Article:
Dental emergencies usually occur after regular office hours! For that reason, at Fremont Children’s Dentistry, we are available to our patients of record in the event of an accident, dental pain, or infection. Please contact the office number for instructions. In the meantime, the following information may be helpful.
Children normally do not complain of tooth pain unless something really hurts. Unfortunately by the time a tooth hurts, it usually signals an advanced problem. Depending on the severity, contact your dentist and make an appointment to have your child seen. You may give your child either Children's Tylenol or Children's Ibuprofen (in it's different presentations) making sure to follow the directions on the bottle. Children will seldom, if ever, need a prescription for narcotic pain medicine.
If there is swelling, contact your dentist immediately.
Get the details of how the accident happened, as this provides the dentist with good diagnostic information. Rinse the area with warm water. If the gum is involved and bleeding, apply some pressure to it with a clean wash cloth or gauze. If there is injury to the face, put a cold compress over the cheek or lip in the area of the injury. Recover any broken tooth fragments. Get immediate dental attention.
Knocked Out Tooth
A knocked out primary (baby) tooth should never be re-implanted as this can cause damage to the developing permanent tooth. It is important, however, to recover the tooth and account for it and its parts.
A permanent tooth has a good chance of being saved if the following steps are carried out. Recover the tooth, making sure to hold it by the crown (top) and not the root end. Do not touch the root. Rinse, but do not clean or handle the tooth more than necessary. Reinsert the tooth in the socket in the correct position making sure its not backwards and hold it in place using a clean piece of gauze or cloth. If the tooth cannot be reinserted, carry it in a cup containing milk or the patient's own saliva. Because time is essential, see a dentist immediately. The longer the tooth is out of its socket, the lower the chance of being able to save it.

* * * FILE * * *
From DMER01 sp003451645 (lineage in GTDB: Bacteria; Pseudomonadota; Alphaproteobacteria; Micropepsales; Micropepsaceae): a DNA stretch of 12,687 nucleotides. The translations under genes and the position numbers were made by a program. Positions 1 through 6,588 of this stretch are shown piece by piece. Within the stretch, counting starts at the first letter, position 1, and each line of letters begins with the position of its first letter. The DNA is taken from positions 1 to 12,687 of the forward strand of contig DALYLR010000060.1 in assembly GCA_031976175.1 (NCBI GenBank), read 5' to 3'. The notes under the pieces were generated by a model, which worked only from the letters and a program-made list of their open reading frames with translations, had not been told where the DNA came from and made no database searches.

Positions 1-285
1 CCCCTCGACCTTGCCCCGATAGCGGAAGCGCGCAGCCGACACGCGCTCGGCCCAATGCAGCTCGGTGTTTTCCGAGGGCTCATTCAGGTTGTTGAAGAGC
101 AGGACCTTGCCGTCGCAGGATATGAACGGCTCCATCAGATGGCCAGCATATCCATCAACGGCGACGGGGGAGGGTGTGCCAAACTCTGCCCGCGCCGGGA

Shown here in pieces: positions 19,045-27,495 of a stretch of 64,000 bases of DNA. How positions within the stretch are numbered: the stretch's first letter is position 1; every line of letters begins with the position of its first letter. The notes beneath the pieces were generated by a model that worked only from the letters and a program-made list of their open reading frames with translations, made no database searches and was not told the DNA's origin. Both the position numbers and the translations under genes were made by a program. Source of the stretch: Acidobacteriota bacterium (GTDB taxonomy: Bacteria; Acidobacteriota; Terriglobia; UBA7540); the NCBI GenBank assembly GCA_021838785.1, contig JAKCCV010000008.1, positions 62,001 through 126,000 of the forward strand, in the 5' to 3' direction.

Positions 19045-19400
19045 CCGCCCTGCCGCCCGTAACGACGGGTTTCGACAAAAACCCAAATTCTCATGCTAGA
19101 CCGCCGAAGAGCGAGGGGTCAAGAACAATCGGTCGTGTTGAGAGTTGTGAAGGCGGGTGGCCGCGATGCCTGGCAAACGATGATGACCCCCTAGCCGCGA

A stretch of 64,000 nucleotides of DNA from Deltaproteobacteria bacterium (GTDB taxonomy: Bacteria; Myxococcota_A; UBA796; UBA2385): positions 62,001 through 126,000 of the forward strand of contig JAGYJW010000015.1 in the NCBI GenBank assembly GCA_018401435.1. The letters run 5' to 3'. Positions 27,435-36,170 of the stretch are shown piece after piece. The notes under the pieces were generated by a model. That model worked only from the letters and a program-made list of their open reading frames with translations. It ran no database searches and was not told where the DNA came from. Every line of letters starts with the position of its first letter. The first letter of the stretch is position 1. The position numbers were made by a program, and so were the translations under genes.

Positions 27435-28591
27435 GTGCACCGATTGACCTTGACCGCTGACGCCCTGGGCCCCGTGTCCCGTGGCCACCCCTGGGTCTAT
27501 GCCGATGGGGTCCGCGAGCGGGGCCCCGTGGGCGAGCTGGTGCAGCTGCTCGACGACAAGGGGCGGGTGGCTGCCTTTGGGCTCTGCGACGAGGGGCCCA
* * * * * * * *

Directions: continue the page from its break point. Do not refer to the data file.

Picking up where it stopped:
Cut or Bitten Lip, Cheek or Tongue
A bite to the lip, cheek or tongue can look scary but it is not the end of the world and it will heal on its own. Ice can be applied to any bruised areas. For bleeding, apply firm (but gentle) pressure with clean gauze or a clean cloth. If the bleeding does not stop with pressure or continues after 15 minutes, go to an emergency room.
Broken Braces and Wires
Remove a broken appliance only if it comes out easily. If it is lodged or painful to remove, cover any protruding edges with wax, cotton balls, gauze or chewing gum. DO NOT REMOVE any wire caught in the gums, cheek or tongue; contact your orthodontist or dentist. Emergency attention is usually not required for loose or broken appliances that cause no discomfort.
Possible Broken Jaw
In the event of jaw injury which may involve a broken jaw, go immediately to an emergency room. Trauma this severe will usually involve other areas of concern.
Bleeding After a Baby Tooth Falls Out
Fold a clean wash cloth or piece of gauze and place it (tightly) over the bleeding area. Bite down on the gauze for 15 minutes; the area must have firm constant pressure for the bleeding to stop.